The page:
Shifting further away from the frantic blues and punkabilly than on their last album, the Shack Shakers morph into a more European, even Gypsy approach on much of this release. The band's third effort retains all the wild-eyed, frenetic, unhinged qualities that have by now become its calling card. Adding occasional piano, fiddle, horns, and banjo doesn't soften or dilute the overdriven intensity. Rather, it is heightened, as the barely half-hour disc careens and bounces along so breathlessly that most listeners wouldn't want the album to last any longer. Lead singer/harp player J.D. Wilkes remains the main attraction; he writes or co-writes all the songs and his often demonic vocals and frenzied harp shenanigans make this somewhat of a one-man project with lots of guests. The "Wipe Out"-styled scream that kicks off the opening "Ichabod!" sets the tone for this nonstop, breakneck-paced, often humorous set that touches bases with Tom Waits' twisted carnival barking and oompah waltz inclinations ("Nellie Bell"), Stan Ridgway's cracked spoken/sung technique ("Monkey in the Doghouse"), and even Yello's Boris Blank, especially on the spooky baritone Wilkes drops into on "Bottom Road." When the hyperactive rhythms subside for the jazzy "Bible, Candle and Skull," the tense undercurrent and bizarre lyrics still won't let the listener relax. Reverend Horton Heat and Jello Biafra add their talents to a handful of tracks, but this remains Wilkes' freaky sideshow, and he is mighty impressive. He also co-produces with bassist Mark Robertson, and it's here that the album is most successful. The duo mixes American and European goth sensibilities with the musty roots of country and blues along with the live-fast, die-young energy of early rock with dynamic results. Wilkes ties the disparate influences together by not taking himself seriously and keeping the tracks so tightly packed that by the time you figure out his direction, the next one is clobbering you. It's a wild, rowdy, heart-pounding ride -- but one definitely worth hanging on for.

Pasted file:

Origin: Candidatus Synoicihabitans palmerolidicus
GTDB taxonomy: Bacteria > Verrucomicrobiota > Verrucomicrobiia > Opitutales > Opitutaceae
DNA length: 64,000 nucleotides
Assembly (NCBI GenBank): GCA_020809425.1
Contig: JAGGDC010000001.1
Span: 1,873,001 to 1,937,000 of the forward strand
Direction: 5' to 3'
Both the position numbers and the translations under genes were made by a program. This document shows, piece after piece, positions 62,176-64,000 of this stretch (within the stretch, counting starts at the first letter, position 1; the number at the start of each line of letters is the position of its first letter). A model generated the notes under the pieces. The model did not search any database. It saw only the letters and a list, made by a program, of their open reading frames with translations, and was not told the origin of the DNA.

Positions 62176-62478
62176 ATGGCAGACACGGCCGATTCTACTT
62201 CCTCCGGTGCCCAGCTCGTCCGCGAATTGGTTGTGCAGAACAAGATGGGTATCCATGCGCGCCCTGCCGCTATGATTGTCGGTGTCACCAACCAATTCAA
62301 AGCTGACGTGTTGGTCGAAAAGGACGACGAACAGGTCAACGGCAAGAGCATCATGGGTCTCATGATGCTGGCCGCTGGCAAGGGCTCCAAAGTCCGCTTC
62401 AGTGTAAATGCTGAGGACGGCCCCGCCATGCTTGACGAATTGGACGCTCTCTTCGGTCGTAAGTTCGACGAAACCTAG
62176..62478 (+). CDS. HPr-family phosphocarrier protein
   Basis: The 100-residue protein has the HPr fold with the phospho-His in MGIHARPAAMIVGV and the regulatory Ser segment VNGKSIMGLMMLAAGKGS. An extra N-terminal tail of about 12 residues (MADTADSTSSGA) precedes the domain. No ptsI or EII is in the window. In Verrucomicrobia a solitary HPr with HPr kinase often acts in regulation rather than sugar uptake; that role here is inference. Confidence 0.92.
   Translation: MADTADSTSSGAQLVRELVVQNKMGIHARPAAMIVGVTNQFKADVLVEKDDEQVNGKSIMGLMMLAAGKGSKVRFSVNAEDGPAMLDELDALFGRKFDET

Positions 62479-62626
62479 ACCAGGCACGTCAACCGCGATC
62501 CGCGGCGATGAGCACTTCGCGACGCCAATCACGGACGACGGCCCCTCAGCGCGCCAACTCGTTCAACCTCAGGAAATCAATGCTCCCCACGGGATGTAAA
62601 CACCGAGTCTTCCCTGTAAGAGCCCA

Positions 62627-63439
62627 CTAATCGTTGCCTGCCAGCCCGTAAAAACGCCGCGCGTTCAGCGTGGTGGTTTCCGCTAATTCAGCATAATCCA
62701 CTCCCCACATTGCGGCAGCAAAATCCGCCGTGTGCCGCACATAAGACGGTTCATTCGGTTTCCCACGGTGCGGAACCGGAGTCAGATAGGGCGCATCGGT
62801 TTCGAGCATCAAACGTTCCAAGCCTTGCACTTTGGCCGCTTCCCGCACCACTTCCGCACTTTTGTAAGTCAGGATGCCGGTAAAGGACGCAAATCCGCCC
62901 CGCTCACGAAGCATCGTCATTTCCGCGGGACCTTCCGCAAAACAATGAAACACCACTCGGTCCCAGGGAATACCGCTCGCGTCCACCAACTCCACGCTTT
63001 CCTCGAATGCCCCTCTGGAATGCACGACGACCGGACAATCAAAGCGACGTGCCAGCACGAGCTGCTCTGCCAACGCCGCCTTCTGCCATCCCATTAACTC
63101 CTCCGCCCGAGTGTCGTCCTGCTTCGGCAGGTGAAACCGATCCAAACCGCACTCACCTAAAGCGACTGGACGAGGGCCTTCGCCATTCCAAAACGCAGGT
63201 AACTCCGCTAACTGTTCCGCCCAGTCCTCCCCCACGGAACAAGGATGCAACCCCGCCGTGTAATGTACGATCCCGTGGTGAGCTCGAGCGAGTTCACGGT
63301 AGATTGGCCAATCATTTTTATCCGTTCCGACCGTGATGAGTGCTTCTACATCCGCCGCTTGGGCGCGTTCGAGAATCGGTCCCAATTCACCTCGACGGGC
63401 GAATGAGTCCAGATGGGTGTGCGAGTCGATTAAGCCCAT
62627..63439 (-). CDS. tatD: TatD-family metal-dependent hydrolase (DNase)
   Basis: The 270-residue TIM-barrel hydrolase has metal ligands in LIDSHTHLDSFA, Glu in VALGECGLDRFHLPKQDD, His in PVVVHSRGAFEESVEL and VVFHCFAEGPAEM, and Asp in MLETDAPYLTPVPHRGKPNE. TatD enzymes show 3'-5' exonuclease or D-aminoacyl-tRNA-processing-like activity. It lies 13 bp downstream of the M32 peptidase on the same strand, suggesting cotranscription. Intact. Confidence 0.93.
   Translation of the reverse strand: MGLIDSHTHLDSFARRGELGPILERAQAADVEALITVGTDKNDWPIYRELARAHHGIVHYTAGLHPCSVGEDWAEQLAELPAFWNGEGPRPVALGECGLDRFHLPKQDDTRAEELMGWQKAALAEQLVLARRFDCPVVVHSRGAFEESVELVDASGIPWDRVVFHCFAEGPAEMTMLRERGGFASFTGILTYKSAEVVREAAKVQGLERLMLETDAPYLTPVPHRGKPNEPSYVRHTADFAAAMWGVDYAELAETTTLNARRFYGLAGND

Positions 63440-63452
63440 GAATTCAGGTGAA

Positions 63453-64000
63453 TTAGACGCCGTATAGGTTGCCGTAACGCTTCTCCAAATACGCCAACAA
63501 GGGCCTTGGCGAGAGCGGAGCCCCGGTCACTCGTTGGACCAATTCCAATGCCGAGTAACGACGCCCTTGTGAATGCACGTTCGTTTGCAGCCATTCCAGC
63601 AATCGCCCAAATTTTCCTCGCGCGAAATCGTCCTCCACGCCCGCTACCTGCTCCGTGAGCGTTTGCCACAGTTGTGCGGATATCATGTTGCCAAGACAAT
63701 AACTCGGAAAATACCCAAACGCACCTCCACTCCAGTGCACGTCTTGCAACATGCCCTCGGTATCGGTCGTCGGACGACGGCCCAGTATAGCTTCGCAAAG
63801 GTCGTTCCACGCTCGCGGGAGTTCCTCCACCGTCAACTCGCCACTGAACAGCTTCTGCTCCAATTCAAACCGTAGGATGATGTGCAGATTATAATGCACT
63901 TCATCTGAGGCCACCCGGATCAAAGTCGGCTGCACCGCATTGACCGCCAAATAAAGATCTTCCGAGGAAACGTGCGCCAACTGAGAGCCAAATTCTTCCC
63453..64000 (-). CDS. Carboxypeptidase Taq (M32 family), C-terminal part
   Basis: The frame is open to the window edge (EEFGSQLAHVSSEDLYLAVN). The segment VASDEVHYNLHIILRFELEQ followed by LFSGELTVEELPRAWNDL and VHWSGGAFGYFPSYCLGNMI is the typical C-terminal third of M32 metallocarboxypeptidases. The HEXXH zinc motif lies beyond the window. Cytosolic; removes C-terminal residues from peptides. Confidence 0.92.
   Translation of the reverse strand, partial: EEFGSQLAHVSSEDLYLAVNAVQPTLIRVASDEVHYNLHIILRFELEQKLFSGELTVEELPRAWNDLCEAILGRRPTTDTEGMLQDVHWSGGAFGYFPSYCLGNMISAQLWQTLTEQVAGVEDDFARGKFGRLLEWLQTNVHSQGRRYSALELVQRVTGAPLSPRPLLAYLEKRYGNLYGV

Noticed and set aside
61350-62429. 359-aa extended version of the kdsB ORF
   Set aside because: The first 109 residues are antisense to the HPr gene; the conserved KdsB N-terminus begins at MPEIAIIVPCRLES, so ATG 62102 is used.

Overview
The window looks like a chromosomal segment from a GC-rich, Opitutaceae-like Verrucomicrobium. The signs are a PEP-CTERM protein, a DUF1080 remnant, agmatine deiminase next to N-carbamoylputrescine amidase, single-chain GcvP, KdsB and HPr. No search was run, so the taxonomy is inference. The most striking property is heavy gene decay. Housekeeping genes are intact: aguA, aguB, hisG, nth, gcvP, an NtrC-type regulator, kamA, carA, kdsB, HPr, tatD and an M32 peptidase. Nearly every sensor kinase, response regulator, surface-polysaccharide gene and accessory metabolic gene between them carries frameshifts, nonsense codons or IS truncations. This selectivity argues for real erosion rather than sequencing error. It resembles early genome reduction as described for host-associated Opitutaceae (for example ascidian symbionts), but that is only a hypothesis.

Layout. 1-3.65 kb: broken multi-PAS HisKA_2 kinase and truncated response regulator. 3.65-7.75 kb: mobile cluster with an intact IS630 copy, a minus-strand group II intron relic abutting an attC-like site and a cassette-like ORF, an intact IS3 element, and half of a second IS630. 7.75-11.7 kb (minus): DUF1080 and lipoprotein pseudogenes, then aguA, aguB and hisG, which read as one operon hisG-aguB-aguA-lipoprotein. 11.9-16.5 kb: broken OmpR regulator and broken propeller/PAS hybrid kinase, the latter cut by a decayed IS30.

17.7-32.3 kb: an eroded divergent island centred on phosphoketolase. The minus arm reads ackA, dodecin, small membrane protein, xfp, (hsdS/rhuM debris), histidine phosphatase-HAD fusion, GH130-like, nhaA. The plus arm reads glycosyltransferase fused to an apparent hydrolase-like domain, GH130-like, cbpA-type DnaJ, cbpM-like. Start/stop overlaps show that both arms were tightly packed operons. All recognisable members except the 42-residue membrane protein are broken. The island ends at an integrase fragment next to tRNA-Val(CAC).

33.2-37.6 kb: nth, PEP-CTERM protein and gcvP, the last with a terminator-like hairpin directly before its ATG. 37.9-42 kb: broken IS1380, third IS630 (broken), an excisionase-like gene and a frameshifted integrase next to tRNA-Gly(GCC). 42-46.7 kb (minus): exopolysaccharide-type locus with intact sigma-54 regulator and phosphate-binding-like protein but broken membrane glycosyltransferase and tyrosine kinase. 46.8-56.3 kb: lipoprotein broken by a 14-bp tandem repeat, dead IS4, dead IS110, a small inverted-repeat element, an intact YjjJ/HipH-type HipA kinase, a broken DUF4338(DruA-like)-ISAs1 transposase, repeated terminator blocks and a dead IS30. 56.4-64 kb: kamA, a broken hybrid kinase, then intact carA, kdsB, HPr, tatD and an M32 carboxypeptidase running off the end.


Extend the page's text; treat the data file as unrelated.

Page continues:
AllMusic Review by Hal Horowitz